Barta, who has hunted big game all over the world, and who holds 10 big game hunting world records, will be going to Africa later this year to bow hunt for the ‘big five’-elephant, leopard, lion, rhinoceros and buffalo. The 17-year hunting veteran offered a couple of reasons why whitetail deer and Long Island hunting grounds are a perfect combination for bowhunters.
“More people hunt deer than any other animal in the world,” said Barta. “Financially, deer are the easiest animals to hunt. They’re found near big cities…so they’re accessible to more people. We have prime habitat for deer here with corn, rye, barley, and we have a large enough winter range for animals to feed all year. Long Island has the food, the good range and small enough acreage for access to them.
Barta, who killed a caribou last August with a well-placed arrow in northern Quebec, prefers hunting with a bow over a gun any day.
“I’ve hunted with both, but I prefer a bow,” said Barta. “It’s more of a challenge. Shooting with a bow is 50 times harder than shooting with a gun. I think that a seasoned bowhunter is 10 times the hunter than a gun hunter will ever be. The skill required, the execution, the knowledge of the area in order to get close enough to the animal, it’s just incredible.
“I think hunting big game with a rifle is a joke,” Barta continued. “I fail to see the sport in it or the challenge.”
Through trial and error, man has devised several means of gaining the upper hand when dealing with the elusive whitetail deer. One of the ways that bowhunters use to counter the deer’s uncanny sense of smell is tree stands, which usually rest about 8 feet off the ground. Perched on one of these, the hunter’s scent does not reach the deer so readily. Moreover, deer have a tendency to look for danger on their own level or below them, not from above.
Portable tree stands are becoming more popular. They can be moved easily, put up easily and taken down so as not to give away one’s favorite spot to a fellow hunter. In addition, portable tree stands are a plus with environmentalists and individual landowners because they don’t hurt the tree and they don’t remain as eyesores.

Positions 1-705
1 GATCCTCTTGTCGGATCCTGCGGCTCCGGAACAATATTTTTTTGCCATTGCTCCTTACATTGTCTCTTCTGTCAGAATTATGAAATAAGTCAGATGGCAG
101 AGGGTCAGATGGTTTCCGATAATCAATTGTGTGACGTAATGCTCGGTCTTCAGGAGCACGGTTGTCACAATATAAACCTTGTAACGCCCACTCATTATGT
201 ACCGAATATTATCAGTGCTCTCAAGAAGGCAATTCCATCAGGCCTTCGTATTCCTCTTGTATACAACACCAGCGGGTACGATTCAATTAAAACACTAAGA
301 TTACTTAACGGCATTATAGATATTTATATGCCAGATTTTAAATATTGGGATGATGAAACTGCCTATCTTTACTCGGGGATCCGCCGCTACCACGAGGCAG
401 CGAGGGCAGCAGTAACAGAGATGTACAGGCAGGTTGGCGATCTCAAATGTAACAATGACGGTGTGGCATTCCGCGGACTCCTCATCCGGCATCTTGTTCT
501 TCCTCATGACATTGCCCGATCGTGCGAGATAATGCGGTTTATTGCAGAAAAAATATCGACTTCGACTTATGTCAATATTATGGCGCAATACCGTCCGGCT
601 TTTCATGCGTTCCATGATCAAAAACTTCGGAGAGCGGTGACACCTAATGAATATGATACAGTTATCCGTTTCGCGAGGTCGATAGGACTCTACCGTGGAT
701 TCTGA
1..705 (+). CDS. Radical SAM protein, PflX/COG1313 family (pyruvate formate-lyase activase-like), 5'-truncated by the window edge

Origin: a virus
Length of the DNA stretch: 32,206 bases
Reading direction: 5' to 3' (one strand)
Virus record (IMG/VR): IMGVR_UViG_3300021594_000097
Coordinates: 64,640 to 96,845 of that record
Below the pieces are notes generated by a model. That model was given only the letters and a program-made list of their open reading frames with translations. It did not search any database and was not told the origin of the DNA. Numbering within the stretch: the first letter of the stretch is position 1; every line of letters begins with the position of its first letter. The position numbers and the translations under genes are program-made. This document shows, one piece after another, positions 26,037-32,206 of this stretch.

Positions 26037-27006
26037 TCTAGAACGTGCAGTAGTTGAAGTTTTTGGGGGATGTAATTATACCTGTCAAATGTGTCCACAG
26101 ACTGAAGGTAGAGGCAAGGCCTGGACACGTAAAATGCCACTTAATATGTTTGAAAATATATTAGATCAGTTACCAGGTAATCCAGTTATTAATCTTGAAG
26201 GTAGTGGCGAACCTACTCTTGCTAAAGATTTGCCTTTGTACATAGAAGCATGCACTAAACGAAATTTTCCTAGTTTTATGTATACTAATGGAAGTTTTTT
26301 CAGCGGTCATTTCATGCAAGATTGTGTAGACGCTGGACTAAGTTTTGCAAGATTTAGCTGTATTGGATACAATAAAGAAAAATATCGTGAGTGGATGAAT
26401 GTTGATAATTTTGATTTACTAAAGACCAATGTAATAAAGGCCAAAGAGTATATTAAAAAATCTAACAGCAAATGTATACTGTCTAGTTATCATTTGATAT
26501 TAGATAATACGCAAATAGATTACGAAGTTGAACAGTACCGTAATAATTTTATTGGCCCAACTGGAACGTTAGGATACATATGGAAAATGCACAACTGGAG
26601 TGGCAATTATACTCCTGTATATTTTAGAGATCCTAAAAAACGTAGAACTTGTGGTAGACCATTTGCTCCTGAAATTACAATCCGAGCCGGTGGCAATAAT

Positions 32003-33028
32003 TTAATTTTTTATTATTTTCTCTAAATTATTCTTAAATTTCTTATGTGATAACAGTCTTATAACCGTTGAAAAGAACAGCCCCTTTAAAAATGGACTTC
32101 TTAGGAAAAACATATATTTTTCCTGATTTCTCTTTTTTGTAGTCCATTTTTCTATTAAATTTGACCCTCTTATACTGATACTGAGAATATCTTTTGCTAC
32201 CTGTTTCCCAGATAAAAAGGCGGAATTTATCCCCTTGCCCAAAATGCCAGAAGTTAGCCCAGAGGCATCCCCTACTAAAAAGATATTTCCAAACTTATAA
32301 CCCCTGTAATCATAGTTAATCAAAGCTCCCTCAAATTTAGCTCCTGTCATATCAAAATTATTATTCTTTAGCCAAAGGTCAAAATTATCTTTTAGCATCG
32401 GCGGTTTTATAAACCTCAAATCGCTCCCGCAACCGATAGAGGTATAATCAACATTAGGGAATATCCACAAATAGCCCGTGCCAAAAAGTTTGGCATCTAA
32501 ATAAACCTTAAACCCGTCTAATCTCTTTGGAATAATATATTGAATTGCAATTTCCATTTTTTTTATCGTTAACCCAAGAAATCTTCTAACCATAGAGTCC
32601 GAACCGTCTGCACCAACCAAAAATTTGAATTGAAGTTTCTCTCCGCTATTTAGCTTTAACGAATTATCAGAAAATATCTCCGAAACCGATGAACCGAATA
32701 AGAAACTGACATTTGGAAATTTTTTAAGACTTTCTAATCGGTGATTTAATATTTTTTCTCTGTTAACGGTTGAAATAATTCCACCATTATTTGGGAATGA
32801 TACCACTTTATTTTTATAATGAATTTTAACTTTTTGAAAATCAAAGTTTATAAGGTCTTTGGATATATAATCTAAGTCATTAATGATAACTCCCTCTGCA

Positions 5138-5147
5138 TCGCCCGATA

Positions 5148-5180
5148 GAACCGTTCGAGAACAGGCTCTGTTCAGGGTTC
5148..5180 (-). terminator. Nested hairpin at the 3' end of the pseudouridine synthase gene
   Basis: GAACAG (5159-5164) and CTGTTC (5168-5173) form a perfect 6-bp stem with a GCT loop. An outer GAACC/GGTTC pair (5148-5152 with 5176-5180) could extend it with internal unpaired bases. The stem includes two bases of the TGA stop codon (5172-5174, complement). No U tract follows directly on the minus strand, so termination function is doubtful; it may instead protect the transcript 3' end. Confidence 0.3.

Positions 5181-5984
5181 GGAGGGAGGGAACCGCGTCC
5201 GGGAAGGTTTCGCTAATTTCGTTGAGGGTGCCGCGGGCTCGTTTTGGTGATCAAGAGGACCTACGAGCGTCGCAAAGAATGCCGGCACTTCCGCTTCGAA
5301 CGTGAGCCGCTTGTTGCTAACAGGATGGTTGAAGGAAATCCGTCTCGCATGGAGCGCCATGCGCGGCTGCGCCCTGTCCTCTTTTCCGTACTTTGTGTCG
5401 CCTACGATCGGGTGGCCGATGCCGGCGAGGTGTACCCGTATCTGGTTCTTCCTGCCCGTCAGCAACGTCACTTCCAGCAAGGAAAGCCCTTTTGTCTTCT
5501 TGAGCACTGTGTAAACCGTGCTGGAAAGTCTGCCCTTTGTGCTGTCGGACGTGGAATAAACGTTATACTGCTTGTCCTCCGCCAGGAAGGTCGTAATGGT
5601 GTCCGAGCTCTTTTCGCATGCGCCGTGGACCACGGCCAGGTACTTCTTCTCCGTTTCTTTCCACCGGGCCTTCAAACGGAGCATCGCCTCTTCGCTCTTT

“It really helps,” said Griffiths of a tree stand that his 29 year-old brother Dave, a hunter and a member of the East Hampton Village Highway Department, had recently built. “Deer smell you. Deer can hear you. This tree stand is centrally located between where the deer sleep and where the deer feed, so the hope is that you’ll find one that’s going between the two spots.”
For four weekends, Steve Griffiths saw little, if any, movement in the woods of East Hampton. Though he didn’t connect, he was able to get off a couple of shots this past season.
Other bowhunters’ tricks include applying animal scents to their own clothing in an attempt to disguise human scent. Many bowhunters sprinkle bottled fox or doe urine and even vanilla extract on their clothing and around the base of the tree in which they’re positioned. Also, hunters place ‘Deer Lure’, a doe gland extract, on their footgear before walking to the tree stand. The scent stimulates the trail of a doe. Supposedly, the bucks love it.
Camouflage clothing, face paint and even pullover head nets are also commonly worn by the serious bowhunter. The head nets are worn to keep the glare of the sun form shining off the hunter’s face. Deer are color blind, but can easily note abnormal contrasts and movements. Outlines of humans are usually a dead giveaway.
What characteristics should a successful bowhunter possess?
“Tremendous patience, a certain amount of born skill and a lot of dedication,” said Tred Barta. “A seasoned bowhunter shoots all the time, maybe as much as three or four times a week.”
Is it safe?
“You hear of very few, if any, accidents in bowhunting,” said Barta. “It’s a very, very safe sport because it’s always at close range and it doesn’t make any noise.”
Wooded areas throughout Southampton Township are considered prime locations for deer hunting. Every one of the hunters interviewed, however, asked that the specific locations of their tree stands or hunting grounds not be disclosed for fear of overcrowding those particular spots.